HOLYOKE — The first of a series of scheduled meetings between the Holyoke School Committee’s Local Control Subcommittee and the state’s acting education commissioner began on April 8 where discussions officially resumed on mapping the district out of receivership.

Acting Commissioner for the Department of Education and Secondary Education Russel Johnston met with the subcommittee following expressing to the district it was time to move toward the city regaining control of its schools. Johnston became acting commissioner in March following previous Education Commissioner Jeffrey Riley stepping down.

Johnston met with the subcommittee at the end of March to confirm it was time to work out of receivership and agreed to participate in seven meetings from April to August with the Local Control Subcommittee. This was the first of those public meetings.

The majority of the meeting was discussion around the turnaround plan and how to continue improving the district following it’s strategic plan. Each side went through priority areas for the district to maintain after exiting receivership and laid the foundation of the plan out of receivership.

Johnston was open about working with the district to focus on improvement for the district and how to sustain following its exit from receivership.

“What we want to see a School Committee doing post receivership is continuing to focus on the strategic plan [for the district], not sort of, bringing new ideas right and left one meeting to the next, but more like steady focus on the strategic plan,” Johnston said.

Johnston mentioned utilizing personal pathways for students and helping them connect to education or careers after graduation. He also spoke on the district’s dual-language program which he credited for its expansion since its formation. He asked if there would be areas of focus that the School Community would still support post receivership.

“The short answer is yes, yes and yes,” said School Committee Vice Chair Erin Brunelle. “The dual language program is absolutely the shining star of our district I believe. I think I’m OK speaking for all of us when saying we’re firmly committed to continuing and enhancing the Dual Language program in any way we can. To see what’s coming out of the high school at this point in time is nothing short of amazing of what our students can accomplish when pushed there.”

For the pathways programming and alternative education options like Opportunity Academy side of the question from Johnston, Brunelle said she liked what the district was doing there.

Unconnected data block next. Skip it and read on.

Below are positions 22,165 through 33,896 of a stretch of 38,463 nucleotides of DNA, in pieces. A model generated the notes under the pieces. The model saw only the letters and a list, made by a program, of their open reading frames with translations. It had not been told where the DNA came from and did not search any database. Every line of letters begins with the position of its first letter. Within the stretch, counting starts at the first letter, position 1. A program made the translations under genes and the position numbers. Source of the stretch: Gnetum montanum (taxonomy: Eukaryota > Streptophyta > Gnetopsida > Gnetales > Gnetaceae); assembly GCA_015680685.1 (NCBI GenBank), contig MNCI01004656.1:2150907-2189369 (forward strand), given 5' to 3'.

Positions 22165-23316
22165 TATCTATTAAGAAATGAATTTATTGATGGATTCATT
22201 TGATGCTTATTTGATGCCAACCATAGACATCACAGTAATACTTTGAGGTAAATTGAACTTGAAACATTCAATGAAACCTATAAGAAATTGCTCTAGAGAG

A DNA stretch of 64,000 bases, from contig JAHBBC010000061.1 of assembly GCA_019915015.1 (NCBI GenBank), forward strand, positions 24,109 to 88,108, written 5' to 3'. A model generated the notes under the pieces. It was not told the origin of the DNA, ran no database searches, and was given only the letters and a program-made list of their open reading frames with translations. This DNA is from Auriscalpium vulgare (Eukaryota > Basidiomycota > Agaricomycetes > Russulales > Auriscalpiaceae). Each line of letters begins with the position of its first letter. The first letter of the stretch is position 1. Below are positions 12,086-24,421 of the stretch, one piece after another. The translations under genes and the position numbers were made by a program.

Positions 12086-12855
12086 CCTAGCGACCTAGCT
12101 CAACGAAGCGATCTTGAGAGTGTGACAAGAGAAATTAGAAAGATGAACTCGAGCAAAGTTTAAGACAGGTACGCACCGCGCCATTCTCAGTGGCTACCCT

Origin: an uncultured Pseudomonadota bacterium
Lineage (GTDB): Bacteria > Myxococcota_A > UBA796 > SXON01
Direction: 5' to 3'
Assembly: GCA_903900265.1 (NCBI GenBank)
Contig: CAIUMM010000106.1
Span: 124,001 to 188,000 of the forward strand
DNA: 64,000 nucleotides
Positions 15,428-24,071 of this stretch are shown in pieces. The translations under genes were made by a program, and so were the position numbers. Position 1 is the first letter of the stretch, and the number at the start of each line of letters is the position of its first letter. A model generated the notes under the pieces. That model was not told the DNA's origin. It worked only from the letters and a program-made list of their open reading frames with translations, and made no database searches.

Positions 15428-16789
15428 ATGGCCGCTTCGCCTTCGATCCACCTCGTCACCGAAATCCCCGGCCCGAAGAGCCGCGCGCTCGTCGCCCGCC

“I think there’s one area that we could strengthen in our middle school with regards to the pathways at the high school, which is just providing more opportunity for arts and media education to be feeding that particular academy at Holyoke High,” Brunelle said.

School Committee member Yadilette Rivera Colón added one thing to consider when thinking forward is that a big reason these initiatives have had success is because they had the funding to back the work.

“As we’re planning forward and we’re stepping out of receivership, it is important that we continue to have the financial support to continue those programs so that way we can continue to improve and see all the great things that our students are able to do when they’re given the proper tools,” Colón said.

School Committee member Gloria Caballero-Roca asked Johnston if there were standards the state wanted to acknowledge to establish a standard to be met when adhering to the dual language programming and maintaining funding. Johnston said the state has guidelines for developing the dual language program.

Brunelle added she felt the district has a great working relationship with the School Committee around dual language education and reiterated the district is together on continuing its efforts through pathways programming and alternative education.

Colón added on the topic of the high school it was important not to let the work of Dean Tech go unnoticed as it is a crucial vocational program for students.

“As Ms. Brunelle would say, ‘give Dean it’s identity back,’” Colón said. “That’s something that I know as a School Committee we also want to make sure we focus on as part of this process because we want to make sure that we’re taking care of all our students so that all of our students have pathways regardless of what high school they go to.”

Brunelle seconded the point made and said too often when speaking of high school academics the vocational side is forgotten.

“The academies and the pathways do continue into our vocational school when you think about the shops,” Brunelle said.

Johnston was happy to hear the district has been prepared in mapping out the best strategies out of receivership and focusing closer on what they want to prepare most to maintain once they are back with control. He added later in the discussion that by August they should have a written plan set to finalize.

The meeting continued with back-and-forth discussion on priority areas to be identified as this meeting served as the base to the coming summer of continued discussion.

“We are hard workers and we’re also lucky that we have a great relationship with the receiver,” Colón said. “In the time that I have been here I have seen alignment with the strategic plan and our agenda 100%, all the time.”

The remaining meetings between Johnston and the Local Control Subcommittee will take place on April 23, May 13 and 28, June 10, July 22 and Aug. 19, all at 5 p.m. at the Holyoke High School Dean Campus. More information is available on the district website, and recordings of the meetings can be found on the Holyoke Public Schools YouTube Channel.